Jazz is something special in the world of music. Some are going so far as to consider it more than just music, a way of life. The famous Nina Simone quote “Jazz is not just music, it’s a way of life, it’s a way of being, a way of thinking” resonates through history and makes a statement for itself. Likewise, the lives of many jazz musicians made their own statements, regarding jazz as well.
Here’s a look at jazz and its history and influence.
Jazz is a well-researched subject and it found its roots in the 1920s in New Orleans. While origins of jazz involve interpretation of so many different musical styles by black slaves during a longer period of time, jazz is very much often associated with New Orleans.
New Orleans played a very crucial role in popularizing jazz music, both to Americans and tourists who visited the town from abroad. Many jazz players at the time very extremely poor and were able to play at pretty shady locations like Storyville. That was a red light district in New Orleans, created to regulate the use of drugs and prostitution. Louis Armstrong started his career in Storyville.
The Jazz Age
The 1920-1930s are often considered the Jazz Age. While it was pretty much criticized for most of the time, things took off a bit when Paul Whiteman’s orchestra performed George Gershwin’s Rhapsody in Blue in 1924. It was received positively and many jazz musicians started to get popular after that, most notably Duke Ellington and the above mentioned Louis Armstrong. Armstrong led to the popularization of scat singing during his time with the band Hot Five.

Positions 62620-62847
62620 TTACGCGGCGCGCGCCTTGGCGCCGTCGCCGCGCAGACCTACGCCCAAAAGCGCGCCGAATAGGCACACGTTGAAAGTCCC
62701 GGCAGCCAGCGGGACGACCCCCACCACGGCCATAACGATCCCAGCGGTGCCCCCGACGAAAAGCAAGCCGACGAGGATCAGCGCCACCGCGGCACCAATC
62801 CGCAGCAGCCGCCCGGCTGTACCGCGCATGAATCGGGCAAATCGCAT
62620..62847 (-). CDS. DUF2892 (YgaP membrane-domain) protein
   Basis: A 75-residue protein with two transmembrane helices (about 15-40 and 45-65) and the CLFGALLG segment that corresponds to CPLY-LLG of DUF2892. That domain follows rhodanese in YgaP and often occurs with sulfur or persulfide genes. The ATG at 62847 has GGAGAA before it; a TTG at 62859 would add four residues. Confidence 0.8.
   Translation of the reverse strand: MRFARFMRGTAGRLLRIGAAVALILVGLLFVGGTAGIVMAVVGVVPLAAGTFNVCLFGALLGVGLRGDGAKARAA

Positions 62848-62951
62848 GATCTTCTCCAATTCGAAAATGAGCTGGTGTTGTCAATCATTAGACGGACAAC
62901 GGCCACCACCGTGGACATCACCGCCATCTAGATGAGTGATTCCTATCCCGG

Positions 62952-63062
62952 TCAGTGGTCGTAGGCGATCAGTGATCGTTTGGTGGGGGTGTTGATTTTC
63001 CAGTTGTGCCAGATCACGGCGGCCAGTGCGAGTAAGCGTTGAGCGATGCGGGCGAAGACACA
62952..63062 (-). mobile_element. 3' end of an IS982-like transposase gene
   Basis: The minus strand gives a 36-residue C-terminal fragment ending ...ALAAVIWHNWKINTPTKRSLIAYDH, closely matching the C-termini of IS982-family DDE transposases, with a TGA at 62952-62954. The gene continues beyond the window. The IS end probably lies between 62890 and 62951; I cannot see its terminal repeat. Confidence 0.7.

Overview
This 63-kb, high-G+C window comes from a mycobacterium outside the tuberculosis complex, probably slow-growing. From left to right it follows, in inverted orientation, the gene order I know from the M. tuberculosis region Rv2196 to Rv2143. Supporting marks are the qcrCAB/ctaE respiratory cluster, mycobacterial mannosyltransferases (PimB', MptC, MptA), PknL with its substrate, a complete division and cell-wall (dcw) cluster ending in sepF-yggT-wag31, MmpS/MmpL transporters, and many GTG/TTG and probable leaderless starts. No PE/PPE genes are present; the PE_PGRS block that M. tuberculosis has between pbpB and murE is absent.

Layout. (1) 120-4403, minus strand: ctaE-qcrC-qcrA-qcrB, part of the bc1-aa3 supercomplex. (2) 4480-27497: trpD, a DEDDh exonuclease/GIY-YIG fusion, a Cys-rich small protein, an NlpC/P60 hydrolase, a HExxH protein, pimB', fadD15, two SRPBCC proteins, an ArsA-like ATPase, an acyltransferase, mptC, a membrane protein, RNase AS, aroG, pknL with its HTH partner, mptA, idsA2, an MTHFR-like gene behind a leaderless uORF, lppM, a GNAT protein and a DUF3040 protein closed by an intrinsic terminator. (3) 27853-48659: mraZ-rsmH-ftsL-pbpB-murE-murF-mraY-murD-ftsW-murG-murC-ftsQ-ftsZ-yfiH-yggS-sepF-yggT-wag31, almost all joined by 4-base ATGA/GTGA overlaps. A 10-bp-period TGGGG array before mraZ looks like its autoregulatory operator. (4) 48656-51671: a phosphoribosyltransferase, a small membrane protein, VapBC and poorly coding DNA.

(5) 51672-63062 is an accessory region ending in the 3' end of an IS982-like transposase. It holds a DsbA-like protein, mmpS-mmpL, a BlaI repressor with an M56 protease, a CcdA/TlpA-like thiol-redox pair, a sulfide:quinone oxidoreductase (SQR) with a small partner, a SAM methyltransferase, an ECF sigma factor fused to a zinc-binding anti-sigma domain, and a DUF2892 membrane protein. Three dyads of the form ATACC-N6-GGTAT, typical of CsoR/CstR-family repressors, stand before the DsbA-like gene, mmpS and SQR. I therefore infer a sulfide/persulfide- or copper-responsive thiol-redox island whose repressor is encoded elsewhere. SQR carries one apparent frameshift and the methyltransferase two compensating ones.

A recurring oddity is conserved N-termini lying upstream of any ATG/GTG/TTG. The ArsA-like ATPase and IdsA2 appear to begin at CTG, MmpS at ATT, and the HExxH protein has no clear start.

In Europe, Django Reinhardt popularized jazz music combined with gypsy jazz.
Cool jazz saw people like Dave Brubeck, Stan Getz, Chet Baker and Miles Davis come to the scene and turn it upside down. This took off because it was not as aggressive and energetic as bebop, but was rather calm and soothing with longer, more melodic lines.
Jazz as a Way of Life
Jazz takes a lot of dedication as a music genre. Many people dedicate years and years of studying and honing their skills as a musician or composer. Training your skills to be that sharp so that you can improvise takes a lot of time.
Jazz being mainly oriented towards improvisation, everything revolves around a musician’s skill to sound great. A musician must know their instrument in and out and be familiar with improvisation. Music theory helps, yet not every jazz musician or one that is good at improvisation has a background in music theory or even jazz, for that matter. Paco de Lucia toured with John McLaughlin and Al di Meola for a long time and was not versed in jazz.
A local musician once said that anything can sound good in jazz if you’re confident enough. What he didn’t say, in between the lines is that the confidence to play jazz well takes a lifetime of commitment.